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Discussion Starter #1
Hi:
I have two desktops in my life: one is a HTPC that also doubles as a gaming system and another that is my "server". I got tired of my stability issues with my XFX RX480 video card in the HTPC (would crash every time a moderately GPU intensive game would launch despite trying all sorts of throttling settings) so I finally RMA'd it. XFX send me back an RX580 Black ver but unfortunately, when I installed it, I fried the old motherboard (it was an I5-3470 aka 3rd gen dating back to 2012 on a Gigabyte board). It's definitely dead (won't even post or make beep codes when outside of the case)
This forced me to buy a new CPU&MBD combo. unfortunately, I also had to buy new ram as the 8th gen Intel and 2nd gen Ryzens all require DDR4. This then left me with 16GB of DDR4. I'm waiting for the DDR4 mem to come in and by HTPC should be back in business.

I thought about selling it off but I took a look at my old "server".
* This "server" PC is an off-the-shelf retail PC I got from my MIL when we bought her a laptop replacement (easier for me to do maintenance since she can just bring it when she comes for visits)
* HP P7-1235 See specs here: https://support.hp.com/us-en/document/c03359127
* Runs windows 10; shipped with 8GB DDR3 1600MHz RAM and an AMD A8-5500
* Only distinguishing feature is that i have two 6TB HDDs inside for my family's data store using mirroring.

I installed the ram in pairs with the new 8GBx2 Corsair Vengence 1600MHz DIMMs in the primary slots and moved the 4GBx2 DIMMs into the secondary slots.

Now under "About this PC" Windows reports 24GB installed (expected) but only 19.4GB available.

Q: Why is that? I figured one of you IT guys might have a pretty good idea.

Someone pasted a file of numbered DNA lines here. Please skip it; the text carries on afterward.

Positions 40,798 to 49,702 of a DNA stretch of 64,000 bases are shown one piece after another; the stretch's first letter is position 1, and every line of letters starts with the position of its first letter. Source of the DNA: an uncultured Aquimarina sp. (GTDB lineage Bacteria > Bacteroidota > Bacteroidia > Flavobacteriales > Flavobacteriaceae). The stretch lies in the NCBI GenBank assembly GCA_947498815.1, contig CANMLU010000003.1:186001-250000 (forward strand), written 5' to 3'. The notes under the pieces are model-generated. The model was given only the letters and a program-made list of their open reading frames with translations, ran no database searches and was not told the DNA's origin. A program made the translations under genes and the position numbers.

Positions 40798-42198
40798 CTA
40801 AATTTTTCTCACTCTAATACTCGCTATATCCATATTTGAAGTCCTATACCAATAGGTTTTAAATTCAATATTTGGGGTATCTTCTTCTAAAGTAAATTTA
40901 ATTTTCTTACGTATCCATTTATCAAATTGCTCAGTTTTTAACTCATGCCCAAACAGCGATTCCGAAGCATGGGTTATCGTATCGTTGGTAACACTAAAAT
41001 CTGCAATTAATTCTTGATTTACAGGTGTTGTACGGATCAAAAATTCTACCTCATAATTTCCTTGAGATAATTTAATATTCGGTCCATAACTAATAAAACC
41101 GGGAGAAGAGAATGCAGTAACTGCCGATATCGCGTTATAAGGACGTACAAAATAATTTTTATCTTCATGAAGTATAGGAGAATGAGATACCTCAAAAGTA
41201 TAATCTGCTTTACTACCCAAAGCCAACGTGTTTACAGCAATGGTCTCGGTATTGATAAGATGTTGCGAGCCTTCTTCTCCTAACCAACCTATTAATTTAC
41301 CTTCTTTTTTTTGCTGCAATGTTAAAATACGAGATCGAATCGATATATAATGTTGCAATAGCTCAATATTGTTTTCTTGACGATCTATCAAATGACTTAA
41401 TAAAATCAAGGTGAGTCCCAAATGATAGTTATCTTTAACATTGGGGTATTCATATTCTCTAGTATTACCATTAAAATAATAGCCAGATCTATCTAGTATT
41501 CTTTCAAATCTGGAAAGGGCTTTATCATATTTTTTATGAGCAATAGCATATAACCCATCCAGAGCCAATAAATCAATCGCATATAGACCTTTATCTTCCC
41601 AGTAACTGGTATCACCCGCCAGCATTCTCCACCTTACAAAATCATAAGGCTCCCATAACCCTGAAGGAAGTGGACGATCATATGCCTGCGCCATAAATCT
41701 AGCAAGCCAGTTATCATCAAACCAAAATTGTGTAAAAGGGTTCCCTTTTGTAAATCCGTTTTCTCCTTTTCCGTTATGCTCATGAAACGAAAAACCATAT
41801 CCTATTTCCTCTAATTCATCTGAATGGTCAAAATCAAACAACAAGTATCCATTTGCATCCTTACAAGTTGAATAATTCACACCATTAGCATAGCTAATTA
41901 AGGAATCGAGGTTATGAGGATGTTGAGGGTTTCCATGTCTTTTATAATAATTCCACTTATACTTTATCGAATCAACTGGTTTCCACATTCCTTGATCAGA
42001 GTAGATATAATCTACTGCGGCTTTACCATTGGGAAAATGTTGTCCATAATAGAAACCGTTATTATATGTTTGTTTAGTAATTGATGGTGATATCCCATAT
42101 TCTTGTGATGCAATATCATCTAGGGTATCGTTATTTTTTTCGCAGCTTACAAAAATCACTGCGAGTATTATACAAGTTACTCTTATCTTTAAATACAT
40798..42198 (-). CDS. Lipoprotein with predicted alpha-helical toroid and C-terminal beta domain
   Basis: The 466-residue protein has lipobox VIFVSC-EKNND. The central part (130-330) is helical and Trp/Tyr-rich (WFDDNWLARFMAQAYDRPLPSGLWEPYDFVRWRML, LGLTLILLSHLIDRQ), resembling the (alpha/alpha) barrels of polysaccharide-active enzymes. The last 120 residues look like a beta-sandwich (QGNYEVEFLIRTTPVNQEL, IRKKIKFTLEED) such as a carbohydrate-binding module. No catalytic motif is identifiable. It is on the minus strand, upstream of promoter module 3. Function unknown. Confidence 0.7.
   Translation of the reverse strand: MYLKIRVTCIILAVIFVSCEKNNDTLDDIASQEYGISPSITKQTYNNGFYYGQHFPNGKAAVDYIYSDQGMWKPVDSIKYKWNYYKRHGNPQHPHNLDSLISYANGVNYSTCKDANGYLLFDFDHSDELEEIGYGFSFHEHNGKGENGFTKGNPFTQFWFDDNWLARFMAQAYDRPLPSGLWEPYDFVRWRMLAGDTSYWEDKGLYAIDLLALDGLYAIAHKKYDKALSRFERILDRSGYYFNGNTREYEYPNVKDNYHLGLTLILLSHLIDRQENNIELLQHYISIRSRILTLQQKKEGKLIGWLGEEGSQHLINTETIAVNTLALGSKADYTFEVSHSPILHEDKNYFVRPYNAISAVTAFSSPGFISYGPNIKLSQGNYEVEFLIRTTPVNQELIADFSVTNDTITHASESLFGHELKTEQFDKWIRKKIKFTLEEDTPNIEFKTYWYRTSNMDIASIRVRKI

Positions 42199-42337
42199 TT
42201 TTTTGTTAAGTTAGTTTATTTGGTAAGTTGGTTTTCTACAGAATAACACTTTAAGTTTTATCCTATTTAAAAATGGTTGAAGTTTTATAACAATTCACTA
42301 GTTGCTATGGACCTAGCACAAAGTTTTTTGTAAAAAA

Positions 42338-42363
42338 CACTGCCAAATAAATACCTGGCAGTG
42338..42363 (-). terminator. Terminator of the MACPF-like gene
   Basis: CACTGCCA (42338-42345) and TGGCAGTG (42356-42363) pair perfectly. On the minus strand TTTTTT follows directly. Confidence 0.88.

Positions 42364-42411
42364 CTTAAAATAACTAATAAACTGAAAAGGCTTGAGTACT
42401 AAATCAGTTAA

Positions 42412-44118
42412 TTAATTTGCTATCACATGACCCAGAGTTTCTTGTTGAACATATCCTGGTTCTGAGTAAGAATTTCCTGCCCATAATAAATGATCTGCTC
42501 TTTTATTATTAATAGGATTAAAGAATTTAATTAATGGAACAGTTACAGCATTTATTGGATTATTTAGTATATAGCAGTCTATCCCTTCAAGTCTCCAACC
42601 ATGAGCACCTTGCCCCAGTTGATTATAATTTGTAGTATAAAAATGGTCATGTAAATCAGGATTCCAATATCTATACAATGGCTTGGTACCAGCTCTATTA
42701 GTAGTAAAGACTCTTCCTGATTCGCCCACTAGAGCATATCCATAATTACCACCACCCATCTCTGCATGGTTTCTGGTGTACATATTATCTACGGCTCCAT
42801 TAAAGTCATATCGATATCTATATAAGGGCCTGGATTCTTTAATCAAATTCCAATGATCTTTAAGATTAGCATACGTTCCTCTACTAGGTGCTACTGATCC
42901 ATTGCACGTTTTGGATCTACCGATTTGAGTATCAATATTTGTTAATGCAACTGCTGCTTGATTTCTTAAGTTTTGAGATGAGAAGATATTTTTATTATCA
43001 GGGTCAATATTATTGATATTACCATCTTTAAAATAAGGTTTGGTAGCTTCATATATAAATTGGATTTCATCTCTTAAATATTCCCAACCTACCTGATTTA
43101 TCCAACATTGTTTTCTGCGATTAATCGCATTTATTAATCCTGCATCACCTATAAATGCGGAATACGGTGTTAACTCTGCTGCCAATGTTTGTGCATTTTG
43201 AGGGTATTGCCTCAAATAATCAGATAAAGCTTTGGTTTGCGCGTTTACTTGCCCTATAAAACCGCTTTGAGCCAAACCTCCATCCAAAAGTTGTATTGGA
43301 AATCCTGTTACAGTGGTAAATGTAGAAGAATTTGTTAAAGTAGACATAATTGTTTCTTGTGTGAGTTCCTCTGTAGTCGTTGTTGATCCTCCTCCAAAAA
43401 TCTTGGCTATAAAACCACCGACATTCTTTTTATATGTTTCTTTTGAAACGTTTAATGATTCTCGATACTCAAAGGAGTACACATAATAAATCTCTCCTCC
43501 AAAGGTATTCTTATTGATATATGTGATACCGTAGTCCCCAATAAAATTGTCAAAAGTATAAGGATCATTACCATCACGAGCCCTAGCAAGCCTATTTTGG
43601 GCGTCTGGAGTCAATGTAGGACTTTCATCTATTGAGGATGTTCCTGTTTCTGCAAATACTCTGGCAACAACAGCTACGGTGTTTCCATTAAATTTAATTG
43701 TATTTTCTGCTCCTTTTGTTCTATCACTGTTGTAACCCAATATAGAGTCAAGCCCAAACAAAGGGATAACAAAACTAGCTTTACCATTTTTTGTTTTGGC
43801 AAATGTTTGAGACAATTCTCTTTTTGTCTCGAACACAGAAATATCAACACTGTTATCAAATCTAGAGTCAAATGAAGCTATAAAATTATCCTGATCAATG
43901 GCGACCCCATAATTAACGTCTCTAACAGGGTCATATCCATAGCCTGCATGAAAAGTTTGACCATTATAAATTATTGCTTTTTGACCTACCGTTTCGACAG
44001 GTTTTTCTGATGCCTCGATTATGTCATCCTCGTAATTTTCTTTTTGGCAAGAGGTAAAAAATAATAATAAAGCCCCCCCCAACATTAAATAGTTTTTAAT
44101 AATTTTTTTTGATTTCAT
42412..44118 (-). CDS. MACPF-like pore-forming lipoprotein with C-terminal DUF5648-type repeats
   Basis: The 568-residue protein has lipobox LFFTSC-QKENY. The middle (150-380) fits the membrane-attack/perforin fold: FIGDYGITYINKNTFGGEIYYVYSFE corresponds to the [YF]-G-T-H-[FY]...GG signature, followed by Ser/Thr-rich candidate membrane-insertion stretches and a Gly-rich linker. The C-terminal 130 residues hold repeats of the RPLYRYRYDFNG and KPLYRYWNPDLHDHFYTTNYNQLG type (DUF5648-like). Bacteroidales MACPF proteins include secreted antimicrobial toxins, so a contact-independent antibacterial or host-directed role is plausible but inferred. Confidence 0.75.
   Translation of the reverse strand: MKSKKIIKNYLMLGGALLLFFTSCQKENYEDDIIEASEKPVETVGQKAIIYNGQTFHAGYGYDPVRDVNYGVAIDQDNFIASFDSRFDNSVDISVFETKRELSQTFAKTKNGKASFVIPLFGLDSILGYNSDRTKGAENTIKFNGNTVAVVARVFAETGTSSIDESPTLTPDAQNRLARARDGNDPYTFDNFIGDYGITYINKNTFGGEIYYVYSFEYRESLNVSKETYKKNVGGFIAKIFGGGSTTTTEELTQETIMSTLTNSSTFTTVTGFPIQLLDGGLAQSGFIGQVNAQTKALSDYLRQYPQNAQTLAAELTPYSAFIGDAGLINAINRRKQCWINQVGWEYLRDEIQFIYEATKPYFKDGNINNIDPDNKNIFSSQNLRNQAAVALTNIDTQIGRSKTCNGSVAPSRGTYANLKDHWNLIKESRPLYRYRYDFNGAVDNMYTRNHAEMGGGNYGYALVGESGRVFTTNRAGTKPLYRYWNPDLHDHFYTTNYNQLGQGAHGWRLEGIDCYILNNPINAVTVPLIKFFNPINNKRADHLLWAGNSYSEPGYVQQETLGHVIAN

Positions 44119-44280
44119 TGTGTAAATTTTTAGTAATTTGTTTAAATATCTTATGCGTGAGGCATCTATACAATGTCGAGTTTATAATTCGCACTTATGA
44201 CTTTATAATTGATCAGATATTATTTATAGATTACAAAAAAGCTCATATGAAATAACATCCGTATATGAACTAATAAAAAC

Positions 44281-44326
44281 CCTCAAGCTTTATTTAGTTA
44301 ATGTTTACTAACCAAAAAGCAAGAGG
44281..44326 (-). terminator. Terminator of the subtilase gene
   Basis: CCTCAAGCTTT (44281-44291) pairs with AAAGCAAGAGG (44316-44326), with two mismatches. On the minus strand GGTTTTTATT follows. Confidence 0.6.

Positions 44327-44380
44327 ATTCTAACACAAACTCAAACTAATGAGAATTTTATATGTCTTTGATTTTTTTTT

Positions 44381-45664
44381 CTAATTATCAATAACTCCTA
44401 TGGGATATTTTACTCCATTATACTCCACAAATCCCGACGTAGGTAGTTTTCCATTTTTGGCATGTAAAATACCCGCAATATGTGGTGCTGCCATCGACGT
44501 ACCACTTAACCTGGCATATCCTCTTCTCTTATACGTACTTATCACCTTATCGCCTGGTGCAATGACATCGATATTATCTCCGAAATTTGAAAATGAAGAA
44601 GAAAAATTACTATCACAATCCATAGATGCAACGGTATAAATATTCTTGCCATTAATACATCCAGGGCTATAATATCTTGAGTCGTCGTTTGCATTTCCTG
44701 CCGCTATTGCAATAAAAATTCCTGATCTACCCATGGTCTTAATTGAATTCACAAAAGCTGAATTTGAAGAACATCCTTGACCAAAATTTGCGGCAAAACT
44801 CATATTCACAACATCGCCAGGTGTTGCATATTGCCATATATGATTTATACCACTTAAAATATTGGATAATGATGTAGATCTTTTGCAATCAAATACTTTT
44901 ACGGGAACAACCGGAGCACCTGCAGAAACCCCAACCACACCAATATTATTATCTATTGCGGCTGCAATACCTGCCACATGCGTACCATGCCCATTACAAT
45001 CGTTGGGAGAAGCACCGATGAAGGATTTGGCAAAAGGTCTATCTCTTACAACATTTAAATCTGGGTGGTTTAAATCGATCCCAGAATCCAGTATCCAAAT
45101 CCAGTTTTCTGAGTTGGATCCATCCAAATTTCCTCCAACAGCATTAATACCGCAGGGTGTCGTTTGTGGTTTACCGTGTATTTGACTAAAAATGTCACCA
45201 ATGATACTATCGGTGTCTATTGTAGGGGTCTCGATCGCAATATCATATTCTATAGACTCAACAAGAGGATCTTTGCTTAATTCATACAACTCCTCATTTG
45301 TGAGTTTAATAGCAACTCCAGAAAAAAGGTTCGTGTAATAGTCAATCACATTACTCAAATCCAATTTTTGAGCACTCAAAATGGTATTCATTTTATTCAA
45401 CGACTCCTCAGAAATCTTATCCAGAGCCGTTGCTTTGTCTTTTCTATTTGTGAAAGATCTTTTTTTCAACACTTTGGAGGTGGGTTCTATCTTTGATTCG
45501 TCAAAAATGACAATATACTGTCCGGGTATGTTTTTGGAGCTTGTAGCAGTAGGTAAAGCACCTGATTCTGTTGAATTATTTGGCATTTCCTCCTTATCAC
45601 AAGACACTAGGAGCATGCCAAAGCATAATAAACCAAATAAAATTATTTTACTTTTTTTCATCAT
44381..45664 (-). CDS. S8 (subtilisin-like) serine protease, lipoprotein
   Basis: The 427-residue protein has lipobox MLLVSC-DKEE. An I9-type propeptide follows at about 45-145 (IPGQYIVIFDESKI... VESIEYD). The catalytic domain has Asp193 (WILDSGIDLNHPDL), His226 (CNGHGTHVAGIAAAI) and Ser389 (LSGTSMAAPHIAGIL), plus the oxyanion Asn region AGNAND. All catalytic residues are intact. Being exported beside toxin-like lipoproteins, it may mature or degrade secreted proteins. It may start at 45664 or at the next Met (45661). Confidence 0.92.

- Under msconfig, Boot, advanced settings, I tried setting the system memory to the full amount of RAM 24576GB but that didn't do anthing.
- The only thing I can think of is that since I'm using onboard video, maybe the BIOS just allocated 20% for VRAM.

Does that sound right or did I hit some limitation I'm not aware of?
HP's support page for this machine says that it can allegedly address up to 32GB RAM.
I don't really NEED 24GB of RAM (it worked well enough with 8GB) but I don't really need another $60 either.

-g
 

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My first guess is what you figured - that BIOS is allocating some of that for VRAM. If you drop a discrete GPU into it and disable onboard video, see what it does - and that will confirm it.

Depending on the BIOS etc. it also may be possible to manually/arbitrarily set the VRAM allocation.
 

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Brandon is right; it's the port for video memory.

There's other stuff that shadows memory locations, so they can't really be used, so Hard drive controllers and other unusual hardware can change the reported amount.

Also, processors have memory limitations, if they have the controller on the chip like intel.

I swapped a Xeon X5670 into an older i7-920 system, and now it can use 96GB of memory, instead of 16GB. :) I'm only running 64GB, but it works well. :)
 
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